How To Draw the Golf Ball
How you would like to add a nifty shot to your golf swing arsenal, improve your score, and impress your golfing
buddies at the same time? "The draw" is just the golf shot to learn.
A draw is a controlled hook golf shot. The flight path takes off straight, bends a bit to the right, and then
It's ideal when there is an obstacle in your way or when thefairway bends to the left, also known as a
It is important to understand that the draw is a deliberate shot, not a mistake like the dreaded hook.
In addition to controlling the
golf ball's flight path to the left, a draw shot will normally cause the ball to take on a forward spin and
roll farther when it lands.
Below, we'll give you a quick and easy way to learn the mechanics of the draw shot. (Note: These tips were
drafted for right-handed golfers. Left-handed players should reverse the information.)
To create a draw, start by setting up with your normal gripon the club and normal alignment to the target
Next, adjust your footing so that your feet are aiming just right of the target. The farther right you point
your feet, the more curve you will get on the ball.
If you are new to the draw, start out with a small adjustment and then work your way up as you master the
This next step is important. You want to aim the face of the club directly at the target. Do not adjust the club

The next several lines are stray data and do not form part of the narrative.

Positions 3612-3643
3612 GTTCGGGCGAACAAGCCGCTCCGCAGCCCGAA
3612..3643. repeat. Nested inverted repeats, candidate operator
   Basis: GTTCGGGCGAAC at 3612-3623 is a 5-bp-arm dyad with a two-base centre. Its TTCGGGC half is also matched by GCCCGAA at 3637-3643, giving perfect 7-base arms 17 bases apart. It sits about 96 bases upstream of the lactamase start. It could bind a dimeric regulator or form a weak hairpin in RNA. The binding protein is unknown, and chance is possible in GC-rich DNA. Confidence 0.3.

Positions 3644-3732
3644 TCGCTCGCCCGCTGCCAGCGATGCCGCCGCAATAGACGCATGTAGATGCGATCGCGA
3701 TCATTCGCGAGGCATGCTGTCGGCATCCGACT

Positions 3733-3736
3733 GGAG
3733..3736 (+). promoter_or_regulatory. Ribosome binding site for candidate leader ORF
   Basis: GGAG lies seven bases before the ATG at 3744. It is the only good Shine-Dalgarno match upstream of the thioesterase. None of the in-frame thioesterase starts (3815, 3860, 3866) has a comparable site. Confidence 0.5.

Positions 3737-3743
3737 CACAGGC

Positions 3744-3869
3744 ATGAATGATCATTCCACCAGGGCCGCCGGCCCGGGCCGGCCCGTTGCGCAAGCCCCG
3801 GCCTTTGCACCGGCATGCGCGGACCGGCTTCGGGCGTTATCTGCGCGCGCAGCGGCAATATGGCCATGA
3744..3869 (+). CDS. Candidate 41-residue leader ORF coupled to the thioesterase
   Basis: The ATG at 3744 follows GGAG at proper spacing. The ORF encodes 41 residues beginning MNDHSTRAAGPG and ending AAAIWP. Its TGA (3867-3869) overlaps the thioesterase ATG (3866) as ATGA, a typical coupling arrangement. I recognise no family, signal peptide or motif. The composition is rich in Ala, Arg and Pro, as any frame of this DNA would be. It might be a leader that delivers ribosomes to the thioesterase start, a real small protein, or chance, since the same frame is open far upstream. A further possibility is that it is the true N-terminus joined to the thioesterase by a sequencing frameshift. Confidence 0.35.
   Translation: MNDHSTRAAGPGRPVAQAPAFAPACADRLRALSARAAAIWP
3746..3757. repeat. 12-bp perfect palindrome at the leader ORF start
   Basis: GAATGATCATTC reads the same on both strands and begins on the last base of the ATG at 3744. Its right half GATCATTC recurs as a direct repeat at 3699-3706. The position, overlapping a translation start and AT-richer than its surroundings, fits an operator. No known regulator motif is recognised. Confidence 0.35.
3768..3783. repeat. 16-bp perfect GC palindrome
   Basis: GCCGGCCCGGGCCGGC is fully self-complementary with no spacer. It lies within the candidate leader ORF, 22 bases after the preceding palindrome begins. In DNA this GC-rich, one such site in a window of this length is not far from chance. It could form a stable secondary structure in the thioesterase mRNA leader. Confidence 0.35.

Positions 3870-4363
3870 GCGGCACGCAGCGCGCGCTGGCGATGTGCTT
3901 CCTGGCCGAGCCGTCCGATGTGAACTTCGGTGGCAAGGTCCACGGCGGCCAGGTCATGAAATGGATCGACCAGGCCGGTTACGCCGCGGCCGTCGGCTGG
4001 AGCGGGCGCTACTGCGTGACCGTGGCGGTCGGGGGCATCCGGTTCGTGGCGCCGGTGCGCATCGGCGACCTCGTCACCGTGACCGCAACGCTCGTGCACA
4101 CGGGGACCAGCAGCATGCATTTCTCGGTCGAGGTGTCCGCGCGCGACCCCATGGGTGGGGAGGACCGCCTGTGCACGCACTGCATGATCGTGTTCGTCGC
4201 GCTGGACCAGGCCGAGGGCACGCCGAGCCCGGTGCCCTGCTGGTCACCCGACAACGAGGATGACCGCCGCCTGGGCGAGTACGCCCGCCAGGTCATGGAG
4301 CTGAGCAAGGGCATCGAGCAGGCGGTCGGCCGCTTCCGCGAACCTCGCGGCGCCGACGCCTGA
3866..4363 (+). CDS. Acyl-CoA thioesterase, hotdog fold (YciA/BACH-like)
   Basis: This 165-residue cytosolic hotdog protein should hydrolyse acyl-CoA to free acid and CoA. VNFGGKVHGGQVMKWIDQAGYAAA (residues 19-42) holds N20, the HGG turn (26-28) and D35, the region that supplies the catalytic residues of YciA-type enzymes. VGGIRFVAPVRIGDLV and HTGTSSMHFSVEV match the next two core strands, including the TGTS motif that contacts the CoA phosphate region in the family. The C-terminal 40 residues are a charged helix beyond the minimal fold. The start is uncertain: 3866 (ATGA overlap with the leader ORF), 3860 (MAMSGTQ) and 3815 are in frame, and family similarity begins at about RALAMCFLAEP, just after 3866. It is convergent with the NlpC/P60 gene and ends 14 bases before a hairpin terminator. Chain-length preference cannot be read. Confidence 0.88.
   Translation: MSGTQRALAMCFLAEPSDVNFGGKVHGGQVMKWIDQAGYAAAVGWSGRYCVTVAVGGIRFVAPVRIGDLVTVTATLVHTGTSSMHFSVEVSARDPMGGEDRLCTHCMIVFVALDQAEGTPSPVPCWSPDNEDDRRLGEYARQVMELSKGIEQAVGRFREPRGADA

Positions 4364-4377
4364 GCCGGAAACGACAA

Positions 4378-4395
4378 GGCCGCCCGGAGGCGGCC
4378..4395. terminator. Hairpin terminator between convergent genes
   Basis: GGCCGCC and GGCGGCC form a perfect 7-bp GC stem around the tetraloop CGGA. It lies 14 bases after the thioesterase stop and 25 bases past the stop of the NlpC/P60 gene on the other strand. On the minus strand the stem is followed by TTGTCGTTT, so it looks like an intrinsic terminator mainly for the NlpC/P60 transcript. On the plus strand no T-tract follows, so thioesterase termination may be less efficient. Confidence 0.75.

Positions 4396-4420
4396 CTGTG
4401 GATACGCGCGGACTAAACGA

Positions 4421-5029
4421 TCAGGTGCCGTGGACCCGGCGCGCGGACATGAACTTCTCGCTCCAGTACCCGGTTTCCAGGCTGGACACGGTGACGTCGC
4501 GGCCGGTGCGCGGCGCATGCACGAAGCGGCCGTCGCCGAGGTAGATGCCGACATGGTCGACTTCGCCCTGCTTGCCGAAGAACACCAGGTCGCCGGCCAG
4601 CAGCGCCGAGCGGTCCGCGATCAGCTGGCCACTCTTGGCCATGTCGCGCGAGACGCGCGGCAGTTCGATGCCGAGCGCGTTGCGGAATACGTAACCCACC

face to the right or left.
Now take your normal golf swing, keeping your head down all the way
Tips to keep in mind:
With the exception of your putter, you can use this technique with all of your clubs, including your irons.
To master this shot, you have to practice making it. Work this shot with all of your clubs, and also practice
while adjusting your feet.
The draw is a great shot to have in your bag, but remember to consider the wind when playing it. A heavy wind
blowing to the left will cause the ball to travel left as well, so be judicial when using this shot.
Also remember that a well-executed draw shot will cause the ball to roll more once it lands. Take this added
roll distance into account when making your club selection. The last thing you want is to have your ball roll right
into a water hazard or sand trap.
For best results when playing a draw, have some knowledgeof what is around the corner. If possible, consider
thelay of the land to ensure that you are not hitting into trouble. Sometimes it is better to hit two straight
shots than one draw shot.
Practice this shot on the range, and soon you'll be curving the ball like a master professional. And if your
golfing buddies aren't impressed with that, well, get some new buddies! Good luck and keep swinging.
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